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History

Collaborative for Children’s roots go back to 1987, when we were established to support working mothers. But over the years, we have evolved into so much more, becoming the recognized leader in pursuing and advocating for high-quality early childhood education and making it available to kids throughout Greater Houston.

1987

Initiatives for Children is formed to provide child care resource and referral services to companies in the Houston area, particularly in response to the growing number of working mothers in the late 1980s.

1988

Initiatives for Children begins offering caregiver training through a broad-based program called “Family to Family” for home-based child care programs, providing child care resources and referral services to 365 parents from 11 companies.

1989

Child care resources and referrals are made available to all families at no cost.

1990

Child care resource and referral services grow rapidly, expanding to 75 companies and handling 180 intake calls each month.

An award-winning video, “Family Child Care: Building a Bright Future,” is produced for parents and caregivers about quality home-based child care.

1991

In collaboration with the University of Texas, Project PEACH is created to reduce hazards in family child care homes.

Initiatives for Children launches Child Care Aware, a consumer education campaign about quality child care.

1992

Corporate HANDS, the nation’s largest locally managed business collaboration, is established to enhance the quality and availability of child care in Greater Houston.

One of three model sites statewide is created to increase the availability of child care options for special needs children through collaboration with local organizations, enhanced referrals to parents, and child care training.

1994

Initiatives for Children introduces “Family to Family” training in Spanish and Vietnamese.

1995

Referral services are expanded to include public and private schools and parenting support.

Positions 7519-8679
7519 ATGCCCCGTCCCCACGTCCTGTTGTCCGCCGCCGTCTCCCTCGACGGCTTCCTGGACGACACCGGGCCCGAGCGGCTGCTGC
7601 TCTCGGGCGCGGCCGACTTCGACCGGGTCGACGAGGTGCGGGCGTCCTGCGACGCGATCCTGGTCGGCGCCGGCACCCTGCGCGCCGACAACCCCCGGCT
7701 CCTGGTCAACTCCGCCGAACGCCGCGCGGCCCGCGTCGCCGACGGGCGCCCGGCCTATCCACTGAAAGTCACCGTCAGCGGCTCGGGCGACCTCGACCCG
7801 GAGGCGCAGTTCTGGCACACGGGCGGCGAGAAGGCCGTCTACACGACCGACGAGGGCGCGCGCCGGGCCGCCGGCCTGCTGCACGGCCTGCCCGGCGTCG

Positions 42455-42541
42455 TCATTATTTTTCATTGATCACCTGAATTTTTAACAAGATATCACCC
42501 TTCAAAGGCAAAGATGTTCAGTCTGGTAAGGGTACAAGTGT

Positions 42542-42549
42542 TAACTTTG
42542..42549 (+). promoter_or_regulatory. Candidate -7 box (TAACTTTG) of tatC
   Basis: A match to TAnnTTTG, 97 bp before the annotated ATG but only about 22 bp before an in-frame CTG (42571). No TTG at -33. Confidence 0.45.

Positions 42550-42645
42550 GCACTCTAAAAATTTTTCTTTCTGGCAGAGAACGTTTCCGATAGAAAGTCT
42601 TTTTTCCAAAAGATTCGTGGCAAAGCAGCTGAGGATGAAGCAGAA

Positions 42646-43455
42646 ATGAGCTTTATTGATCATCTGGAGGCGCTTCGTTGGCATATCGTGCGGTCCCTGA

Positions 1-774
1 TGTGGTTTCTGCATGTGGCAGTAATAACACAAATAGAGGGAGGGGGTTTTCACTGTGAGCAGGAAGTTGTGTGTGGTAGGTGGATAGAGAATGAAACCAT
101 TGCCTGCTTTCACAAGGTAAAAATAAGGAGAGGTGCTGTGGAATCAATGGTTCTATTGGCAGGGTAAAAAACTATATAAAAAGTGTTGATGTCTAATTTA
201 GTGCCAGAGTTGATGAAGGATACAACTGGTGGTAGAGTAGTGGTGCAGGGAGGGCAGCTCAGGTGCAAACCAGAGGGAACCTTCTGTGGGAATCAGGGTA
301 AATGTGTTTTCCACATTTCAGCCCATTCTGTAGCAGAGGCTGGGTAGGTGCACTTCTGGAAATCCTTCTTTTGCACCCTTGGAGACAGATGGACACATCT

Training is provided to 8,800 caregivers, and $187,000 in grants is awarded to child care programs for educational equipment and materials.

1996

Roughly 7,300 families are served with referral and consultation services about child care, schools, and parenting classes.

1997

Greater Houston Collaborative for Children, an alliance of foundations interested in funding multi-agency collaborations to serve young children and their families, is formed. Its mission is to foster healthy child and family development through community partnerships emphasizing collaboration.

1998

Initiatives for Children and Neighborhood Centers Inc. are selected to receive five-year grants from the Greater Houston Collaborative for Children. With this funding, Initiatives for Children launches the Family-Centered Child Care Collaborative.

Initiatives for Children publishes child care resource and referral information on a web-accessible database.

2002

Bright Beginnings, funded by ExxonMobil and sponsored by United Way, is launched to dramatically improve child care quality at participating centers.

2002-2006

Greater Houston Collaborative for Children and Initiatives for Children work together on three major projects: Early Connections, a public awareness campaign on the importance of a child’s early years; Preschool for ALL, a research and policy initiative to expand investment in and quality of early education; and HELP for Kids, a child care quality improvement initiative in Gulfton.